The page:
Healthcare and Expanded Medicaid
We can make healthcare accessible and affordable for Tennesseans. Too many of us are suffering from rising healthcare and prescription costs, and 300,000 of us can’t get insurance at all. On. Feb. 2014, the TN legislature, including my opponent Rep. Bob Ramsey, voted to prohibit the governor from expanding Medicaid, resulting in TN losing $4 billion dollars, 8 rural hospitals, and numerous healthcare jobs. The TN General Assembly can do something about it but refuses to even have the conversation. Instead of knee-jerk partisan reactions, we need to work together to craft thoughtful solutions.
When I get to the General Assembly, I won’t be working to enhance a party image or keep big lobbyists happy: I’m working for real people.
Economic Disparity and Leadership
Rural areas and smaller cities in Tennessee are disproportionally impacted by things like telecommunications monopolies, state regulations, and a lack of support for lower earners, low-income families, children, and the elderly. Too often, laws passed in Nashville are sized for Nashville without regard for the impact to smaller communities. When the TN legislature passed a law preventing cities from developing their own affordable housing regulations, they made it harder for places like Blount County to attract good employers who see nowhere close by for their employees to live. Something’s wrong when legislators take money from companies like Comcast and do nothing when people in rural areas pay more for their basic Internet packages. And so-called “work requirements” placed on already over-burdened single mothers add insult to injury and emphasize how out of touch our politicians in Nashville are.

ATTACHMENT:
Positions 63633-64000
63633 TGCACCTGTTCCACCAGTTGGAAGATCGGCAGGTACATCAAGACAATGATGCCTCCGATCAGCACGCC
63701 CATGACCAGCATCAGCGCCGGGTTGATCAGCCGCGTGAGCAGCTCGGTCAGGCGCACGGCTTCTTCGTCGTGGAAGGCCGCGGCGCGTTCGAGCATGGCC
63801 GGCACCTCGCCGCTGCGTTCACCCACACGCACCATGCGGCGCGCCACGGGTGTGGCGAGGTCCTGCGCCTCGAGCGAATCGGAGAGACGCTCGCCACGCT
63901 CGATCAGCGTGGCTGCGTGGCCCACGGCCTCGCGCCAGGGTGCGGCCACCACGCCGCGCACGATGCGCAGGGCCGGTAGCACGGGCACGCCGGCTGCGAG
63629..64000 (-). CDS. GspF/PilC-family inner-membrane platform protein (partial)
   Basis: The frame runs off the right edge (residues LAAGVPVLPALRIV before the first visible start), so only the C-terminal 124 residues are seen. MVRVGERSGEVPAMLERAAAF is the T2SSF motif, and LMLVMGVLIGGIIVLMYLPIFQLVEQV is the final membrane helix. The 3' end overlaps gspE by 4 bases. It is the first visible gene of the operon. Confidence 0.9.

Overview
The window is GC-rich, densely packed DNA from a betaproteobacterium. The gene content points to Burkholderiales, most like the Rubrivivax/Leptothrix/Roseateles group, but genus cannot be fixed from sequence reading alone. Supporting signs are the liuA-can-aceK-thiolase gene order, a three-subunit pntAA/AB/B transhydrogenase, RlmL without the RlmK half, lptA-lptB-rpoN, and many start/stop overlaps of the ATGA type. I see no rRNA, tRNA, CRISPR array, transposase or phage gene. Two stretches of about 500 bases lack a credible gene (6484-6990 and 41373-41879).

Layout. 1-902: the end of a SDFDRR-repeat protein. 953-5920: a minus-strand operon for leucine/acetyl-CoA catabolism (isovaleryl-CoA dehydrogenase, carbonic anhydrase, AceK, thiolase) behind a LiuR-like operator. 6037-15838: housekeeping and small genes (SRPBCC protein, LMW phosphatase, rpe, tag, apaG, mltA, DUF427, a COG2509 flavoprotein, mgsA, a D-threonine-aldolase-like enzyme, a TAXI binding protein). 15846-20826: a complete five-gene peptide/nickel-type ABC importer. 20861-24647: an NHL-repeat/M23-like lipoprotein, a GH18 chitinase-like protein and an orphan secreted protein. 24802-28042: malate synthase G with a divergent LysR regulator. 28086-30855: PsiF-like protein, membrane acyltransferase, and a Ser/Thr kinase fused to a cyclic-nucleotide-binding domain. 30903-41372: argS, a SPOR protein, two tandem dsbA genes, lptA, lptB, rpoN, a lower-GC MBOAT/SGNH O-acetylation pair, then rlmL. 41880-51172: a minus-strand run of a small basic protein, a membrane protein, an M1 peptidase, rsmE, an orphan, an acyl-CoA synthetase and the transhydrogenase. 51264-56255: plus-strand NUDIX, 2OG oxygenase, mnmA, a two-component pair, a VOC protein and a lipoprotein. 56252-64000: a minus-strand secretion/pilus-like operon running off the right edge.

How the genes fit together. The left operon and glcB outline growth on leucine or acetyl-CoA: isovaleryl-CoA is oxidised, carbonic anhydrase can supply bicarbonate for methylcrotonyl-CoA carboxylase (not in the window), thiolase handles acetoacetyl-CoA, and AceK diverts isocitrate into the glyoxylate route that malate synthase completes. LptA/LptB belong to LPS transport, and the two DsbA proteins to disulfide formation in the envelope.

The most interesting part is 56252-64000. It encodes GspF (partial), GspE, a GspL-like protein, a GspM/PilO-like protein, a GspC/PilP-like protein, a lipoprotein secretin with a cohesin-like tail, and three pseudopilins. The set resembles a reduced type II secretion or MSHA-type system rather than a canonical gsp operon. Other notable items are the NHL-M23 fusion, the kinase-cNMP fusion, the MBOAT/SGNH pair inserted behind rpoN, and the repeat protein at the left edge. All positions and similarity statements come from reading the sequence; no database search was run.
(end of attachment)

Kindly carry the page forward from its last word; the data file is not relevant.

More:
I’ll be a leader for Blount County and make sure Nashville listens to us.
School Funding and Teacher Pay
This past session, the TN legislature wasted their time and our tax dollars doing things like legislating trivia, passing work requirements that will cost more to track than we’ll actually save and punishing cities for trying to find creative solutions to their issues. But when it comes to our public schools, they increased pay by a mere 1.7% and went home. That’s not even the cost of living. TN teachers are some of the lowest paid in the country, and school funding often depends on zip code and private benefactors. Teachers shouldn’t have to get second jobs to make ends meet or buy classroom supplies from their already-thin paychecks; they already go above and beyond with their time, energy, and compassion. Our children and their futures are worth investing in.
When I get to Nashville, I’ll get our priorities straight and fund what matters.